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And there isn't any way that one can get rid of the guilt of having a nice body by saying that one can serve society with it, because that would end up with oneself as what? There simply doesn't seem to be any moral place for flesh. — Margaret Drabble

My anti-Americanism has become almost uncontrollable. It has possessed me, like a disease. It rises up in my throat like acid reflux, that fashionable American sickness. I now loathe the United States and what it has done to Iraq and the rest of the helpless world. — Margaret Drabble

There are some writers who wrote too much. There are others who wrote enough. There are yet others who wrote nothing like enough to satisfy their admirers, and Jane Austen is certainly one of these. — Margaret Drabble

There are some people who cannot get onto a train without imagining that they are about to voyage into the significant unknown; as though the notion of movement were inseparably connected with the notion of discovery, as though each displacement of the body were a displacement of the soul. — Margaret Drabble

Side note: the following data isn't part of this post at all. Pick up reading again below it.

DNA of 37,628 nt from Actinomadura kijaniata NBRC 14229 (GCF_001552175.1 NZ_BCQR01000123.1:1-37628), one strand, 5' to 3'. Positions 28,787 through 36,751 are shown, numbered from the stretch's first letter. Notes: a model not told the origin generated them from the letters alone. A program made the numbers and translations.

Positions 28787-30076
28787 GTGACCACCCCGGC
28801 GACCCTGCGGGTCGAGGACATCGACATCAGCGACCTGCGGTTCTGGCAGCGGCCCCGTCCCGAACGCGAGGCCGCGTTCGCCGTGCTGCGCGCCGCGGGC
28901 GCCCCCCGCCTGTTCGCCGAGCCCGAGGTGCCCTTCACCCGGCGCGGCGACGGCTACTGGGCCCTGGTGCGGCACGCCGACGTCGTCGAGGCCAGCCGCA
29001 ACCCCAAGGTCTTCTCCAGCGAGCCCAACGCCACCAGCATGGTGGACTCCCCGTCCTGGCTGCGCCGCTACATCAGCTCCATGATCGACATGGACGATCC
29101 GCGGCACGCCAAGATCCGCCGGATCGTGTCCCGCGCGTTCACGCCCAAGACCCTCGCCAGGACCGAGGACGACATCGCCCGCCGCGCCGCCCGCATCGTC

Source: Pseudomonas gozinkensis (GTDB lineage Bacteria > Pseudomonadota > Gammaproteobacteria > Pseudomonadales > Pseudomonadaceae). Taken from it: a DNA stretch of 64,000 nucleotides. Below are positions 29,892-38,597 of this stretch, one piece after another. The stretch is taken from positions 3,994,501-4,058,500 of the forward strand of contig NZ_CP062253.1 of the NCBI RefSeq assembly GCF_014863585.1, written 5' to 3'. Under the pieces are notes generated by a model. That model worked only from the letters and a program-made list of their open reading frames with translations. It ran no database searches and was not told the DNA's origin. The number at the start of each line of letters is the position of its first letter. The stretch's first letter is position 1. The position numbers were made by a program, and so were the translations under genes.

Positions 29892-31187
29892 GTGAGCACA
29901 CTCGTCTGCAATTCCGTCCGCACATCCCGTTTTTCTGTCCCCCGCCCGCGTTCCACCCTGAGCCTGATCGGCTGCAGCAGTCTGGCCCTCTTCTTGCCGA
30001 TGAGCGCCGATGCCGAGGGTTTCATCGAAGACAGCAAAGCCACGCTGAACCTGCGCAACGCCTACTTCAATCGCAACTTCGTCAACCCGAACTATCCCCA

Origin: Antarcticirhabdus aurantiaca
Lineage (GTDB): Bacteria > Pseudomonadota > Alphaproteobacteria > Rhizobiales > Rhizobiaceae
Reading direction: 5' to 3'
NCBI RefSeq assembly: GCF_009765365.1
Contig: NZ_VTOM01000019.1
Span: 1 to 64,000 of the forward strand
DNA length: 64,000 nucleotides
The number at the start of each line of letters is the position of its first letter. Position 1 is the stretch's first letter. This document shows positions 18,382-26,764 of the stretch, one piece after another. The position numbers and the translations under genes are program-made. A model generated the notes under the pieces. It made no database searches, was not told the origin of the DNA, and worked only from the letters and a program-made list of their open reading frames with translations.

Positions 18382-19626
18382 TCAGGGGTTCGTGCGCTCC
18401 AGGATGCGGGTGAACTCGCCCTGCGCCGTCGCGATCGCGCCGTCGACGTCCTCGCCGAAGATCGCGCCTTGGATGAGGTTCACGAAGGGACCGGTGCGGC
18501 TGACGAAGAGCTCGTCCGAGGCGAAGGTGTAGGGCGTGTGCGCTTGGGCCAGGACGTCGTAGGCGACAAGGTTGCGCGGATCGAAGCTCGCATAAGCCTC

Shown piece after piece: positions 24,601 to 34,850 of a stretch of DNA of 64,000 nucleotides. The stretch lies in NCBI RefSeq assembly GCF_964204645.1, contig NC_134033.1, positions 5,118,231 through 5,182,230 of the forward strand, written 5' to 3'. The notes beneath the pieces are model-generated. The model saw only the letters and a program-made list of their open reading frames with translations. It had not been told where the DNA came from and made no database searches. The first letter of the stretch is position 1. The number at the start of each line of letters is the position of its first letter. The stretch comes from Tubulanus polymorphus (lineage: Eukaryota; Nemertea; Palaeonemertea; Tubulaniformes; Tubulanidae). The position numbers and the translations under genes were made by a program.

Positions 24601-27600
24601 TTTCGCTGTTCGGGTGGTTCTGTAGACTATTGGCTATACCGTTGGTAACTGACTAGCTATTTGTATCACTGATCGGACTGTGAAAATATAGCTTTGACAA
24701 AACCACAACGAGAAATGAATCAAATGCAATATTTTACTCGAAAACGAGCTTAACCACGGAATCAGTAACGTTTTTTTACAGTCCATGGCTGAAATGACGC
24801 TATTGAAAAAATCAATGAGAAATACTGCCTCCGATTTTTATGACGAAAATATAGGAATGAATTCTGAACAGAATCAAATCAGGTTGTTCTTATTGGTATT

I used to be a reasonably careless and adventurous person before I had children; now I am morbidly obsessed by seat-belts and constantly afraid that low-flying aircraft will drop on my children's school. — Margaret Drabble

Because if one has an image, however dim and romantic, of a journey's end, one may, in the end, surely reach it, after no matter how many detours and deceptions and abandonings of hope. And hope could never have been entirely abandoned, even in the worst days. — Margaret Drabble

I'd rather be at the end of a dying tradition, which I admire, than at the beginning of a tradition which I deplore. — Margaret Drabble

The middle years, caught between children and parents, free of neither: the past stretches back too densely, it is too thickly populated, the future has not yet thinned out. — Margaret Drabble

Sometimes it seems the only accomplishment my education ever bestowed on me was the ability to think in quotations. — Margaret Drabble